People with type 1 diabetes need to use insulin to treat their diabetes. Insulin helps to control blood glucose levels in the body.3 Insulin can be taken by having an injection or using an insulin pump.
People with type 1 diabetes are at risk of hypoglycaemia (a hypo). Symptoms of a hypo include:
- being anxious or irritable
- feeling hungry
- finding it difficult to concentrate
- blurred vision
- shaking or trembling.4
- 3 dextrose or glucose sweets
- 5 small sweets, like jelly babies
- 1 glass of non-diet sugary drink (a mini can of cola is ideal)
- 1 glass of fruit juice.4
Treatment for type 2 diabetes will usually start with an initial drug treatment. This is one single treatment to lower blood glucose levels, without using insulin. This is known as monotherapy.1 The most common drug used in this type of treatment is a tablet called metformin.
Some people with type 2 diabetes might have to use insulin at some point, but many people can manage their type 2 diabetes with a healthy diet and exercise routine.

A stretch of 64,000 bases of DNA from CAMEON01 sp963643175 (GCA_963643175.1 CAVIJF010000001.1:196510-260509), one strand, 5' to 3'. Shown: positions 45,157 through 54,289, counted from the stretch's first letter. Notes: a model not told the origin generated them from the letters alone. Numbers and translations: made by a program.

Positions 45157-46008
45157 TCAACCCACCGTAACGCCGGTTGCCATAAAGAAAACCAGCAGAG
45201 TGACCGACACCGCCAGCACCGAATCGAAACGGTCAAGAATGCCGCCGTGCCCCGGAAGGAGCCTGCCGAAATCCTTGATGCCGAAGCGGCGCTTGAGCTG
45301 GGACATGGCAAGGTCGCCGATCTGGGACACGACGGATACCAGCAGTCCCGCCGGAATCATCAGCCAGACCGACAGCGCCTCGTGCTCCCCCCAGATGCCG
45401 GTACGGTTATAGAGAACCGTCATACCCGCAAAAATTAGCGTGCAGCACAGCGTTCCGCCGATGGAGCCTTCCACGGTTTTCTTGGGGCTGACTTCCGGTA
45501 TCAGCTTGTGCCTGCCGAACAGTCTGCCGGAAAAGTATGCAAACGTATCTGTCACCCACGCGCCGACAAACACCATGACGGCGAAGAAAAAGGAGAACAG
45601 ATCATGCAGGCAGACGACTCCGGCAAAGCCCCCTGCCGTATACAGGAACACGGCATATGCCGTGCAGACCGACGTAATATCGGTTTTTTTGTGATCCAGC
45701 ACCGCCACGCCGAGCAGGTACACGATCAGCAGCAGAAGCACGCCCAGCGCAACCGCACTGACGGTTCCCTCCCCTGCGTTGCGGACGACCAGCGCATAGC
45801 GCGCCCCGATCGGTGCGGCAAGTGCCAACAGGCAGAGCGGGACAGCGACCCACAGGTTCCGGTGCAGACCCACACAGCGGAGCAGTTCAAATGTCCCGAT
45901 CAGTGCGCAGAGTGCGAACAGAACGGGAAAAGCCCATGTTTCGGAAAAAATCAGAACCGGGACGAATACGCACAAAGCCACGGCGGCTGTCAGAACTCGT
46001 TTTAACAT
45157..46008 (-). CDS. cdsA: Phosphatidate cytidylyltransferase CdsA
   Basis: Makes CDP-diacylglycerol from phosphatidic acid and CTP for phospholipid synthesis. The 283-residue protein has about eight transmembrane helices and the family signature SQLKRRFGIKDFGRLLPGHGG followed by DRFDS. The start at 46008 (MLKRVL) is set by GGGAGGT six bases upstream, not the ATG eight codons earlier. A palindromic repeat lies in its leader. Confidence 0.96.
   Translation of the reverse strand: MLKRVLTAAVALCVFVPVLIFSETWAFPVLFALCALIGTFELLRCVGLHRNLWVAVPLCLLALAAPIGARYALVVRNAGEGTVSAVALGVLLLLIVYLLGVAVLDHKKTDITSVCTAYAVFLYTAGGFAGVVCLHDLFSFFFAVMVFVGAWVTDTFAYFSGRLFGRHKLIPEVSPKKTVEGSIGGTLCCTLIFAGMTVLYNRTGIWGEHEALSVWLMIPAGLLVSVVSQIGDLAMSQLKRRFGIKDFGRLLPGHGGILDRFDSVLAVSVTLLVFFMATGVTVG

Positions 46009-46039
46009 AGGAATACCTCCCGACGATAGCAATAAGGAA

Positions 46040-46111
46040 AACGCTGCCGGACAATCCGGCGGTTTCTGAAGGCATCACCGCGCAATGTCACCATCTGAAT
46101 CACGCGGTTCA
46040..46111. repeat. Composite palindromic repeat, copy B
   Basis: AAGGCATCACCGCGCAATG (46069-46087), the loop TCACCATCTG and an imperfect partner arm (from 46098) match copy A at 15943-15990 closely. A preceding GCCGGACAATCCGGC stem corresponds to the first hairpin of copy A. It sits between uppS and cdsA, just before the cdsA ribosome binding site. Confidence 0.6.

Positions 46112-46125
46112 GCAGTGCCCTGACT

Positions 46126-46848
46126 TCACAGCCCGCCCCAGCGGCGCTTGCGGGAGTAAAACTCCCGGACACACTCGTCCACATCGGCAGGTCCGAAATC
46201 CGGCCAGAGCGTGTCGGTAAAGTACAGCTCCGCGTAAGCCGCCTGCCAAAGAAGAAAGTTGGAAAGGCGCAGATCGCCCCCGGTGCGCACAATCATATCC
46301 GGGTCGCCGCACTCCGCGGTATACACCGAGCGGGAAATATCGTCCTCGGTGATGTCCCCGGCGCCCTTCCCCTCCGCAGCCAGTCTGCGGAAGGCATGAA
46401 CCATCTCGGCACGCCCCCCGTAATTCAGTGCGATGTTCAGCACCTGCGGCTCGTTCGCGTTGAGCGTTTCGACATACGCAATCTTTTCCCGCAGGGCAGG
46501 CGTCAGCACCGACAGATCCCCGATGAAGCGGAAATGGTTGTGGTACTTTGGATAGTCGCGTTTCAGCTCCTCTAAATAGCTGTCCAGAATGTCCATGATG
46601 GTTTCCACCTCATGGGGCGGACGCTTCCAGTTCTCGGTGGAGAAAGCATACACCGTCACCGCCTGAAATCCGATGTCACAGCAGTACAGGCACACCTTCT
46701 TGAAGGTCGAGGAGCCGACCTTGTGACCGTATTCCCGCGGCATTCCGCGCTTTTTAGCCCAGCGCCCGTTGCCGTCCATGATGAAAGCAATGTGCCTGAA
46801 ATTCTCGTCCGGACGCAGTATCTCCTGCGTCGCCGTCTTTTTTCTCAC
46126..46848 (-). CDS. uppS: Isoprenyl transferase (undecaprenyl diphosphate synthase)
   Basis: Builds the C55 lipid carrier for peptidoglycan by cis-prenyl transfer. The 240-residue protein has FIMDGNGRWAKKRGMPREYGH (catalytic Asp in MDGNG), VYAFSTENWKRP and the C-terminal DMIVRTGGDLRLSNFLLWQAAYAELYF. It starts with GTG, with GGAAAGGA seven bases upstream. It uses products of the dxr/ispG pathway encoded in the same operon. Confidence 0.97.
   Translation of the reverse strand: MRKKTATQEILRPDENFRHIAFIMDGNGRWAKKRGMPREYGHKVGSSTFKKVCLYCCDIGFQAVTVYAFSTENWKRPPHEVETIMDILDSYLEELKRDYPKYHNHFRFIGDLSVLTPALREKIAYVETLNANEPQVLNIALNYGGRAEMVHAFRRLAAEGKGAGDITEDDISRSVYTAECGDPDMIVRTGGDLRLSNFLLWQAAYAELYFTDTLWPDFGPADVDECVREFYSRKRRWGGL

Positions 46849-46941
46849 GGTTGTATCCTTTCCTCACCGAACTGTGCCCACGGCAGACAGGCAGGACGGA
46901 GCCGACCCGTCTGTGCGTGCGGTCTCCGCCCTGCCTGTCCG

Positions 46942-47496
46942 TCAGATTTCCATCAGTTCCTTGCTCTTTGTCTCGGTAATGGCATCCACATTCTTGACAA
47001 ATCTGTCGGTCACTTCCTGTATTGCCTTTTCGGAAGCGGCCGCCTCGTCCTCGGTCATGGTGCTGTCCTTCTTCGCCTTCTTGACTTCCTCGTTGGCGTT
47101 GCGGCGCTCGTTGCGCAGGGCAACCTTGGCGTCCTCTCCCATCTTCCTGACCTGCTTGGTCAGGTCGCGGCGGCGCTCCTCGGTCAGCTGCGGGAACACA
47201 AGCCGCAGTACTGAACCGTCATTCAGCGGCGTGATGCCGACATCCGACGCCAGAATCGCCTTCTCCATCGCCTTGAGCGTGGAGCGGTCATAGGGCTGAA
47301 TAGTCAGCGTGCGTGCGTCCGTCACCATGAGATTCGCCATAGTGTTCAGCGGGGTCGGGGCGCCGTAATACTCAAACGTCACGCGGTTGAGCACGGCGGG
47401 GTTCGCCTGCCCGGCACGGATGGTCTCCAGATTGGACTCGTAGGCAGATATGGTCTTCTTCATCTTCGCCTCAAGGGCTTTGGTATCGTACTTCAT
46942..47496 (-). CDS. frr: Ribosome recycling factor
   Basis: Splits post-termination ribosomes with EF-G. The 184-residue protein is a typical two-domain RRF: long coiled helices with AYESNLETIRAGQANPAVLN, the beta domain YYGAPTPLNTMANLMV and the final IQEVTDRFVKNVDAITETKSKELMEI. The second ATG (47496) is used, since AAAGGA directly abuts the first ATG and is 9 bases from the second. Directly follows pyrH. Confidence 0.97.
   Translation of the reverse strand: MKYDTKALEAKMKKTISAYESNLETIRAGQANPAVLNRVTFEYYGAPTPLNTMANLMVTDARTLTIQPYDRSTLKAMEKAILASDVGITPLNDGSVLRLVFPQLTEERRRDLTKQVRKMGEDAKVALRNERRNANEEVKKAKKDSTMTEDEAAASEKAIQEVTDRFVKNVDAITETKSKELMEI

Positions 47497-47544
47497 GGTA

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- Diabetes. nhs.uk. Published October 18, 2017. Accessed October 6 2022. https://www.nhs.uk/conditions/diabetes/
- Introduction | Type 2 diabetes in adults: management | Guidance | NICE. Accessed October 6 2022. https://www.nice.org.uk/guidance/ng28
- Type 1 diabetes. Diabetes UK. Accessed November 12, 2020. https://www.diabetes.org.uk/type-1-diabetes
- Type 1 diabetes - Hypoglycaemia (hypos). nhs.uk. Published July 24, 2018. Accessed November 30, 2020. https://www.nhs.uk/conditions/type-1-diabetes/hypoglycaemia-hypos/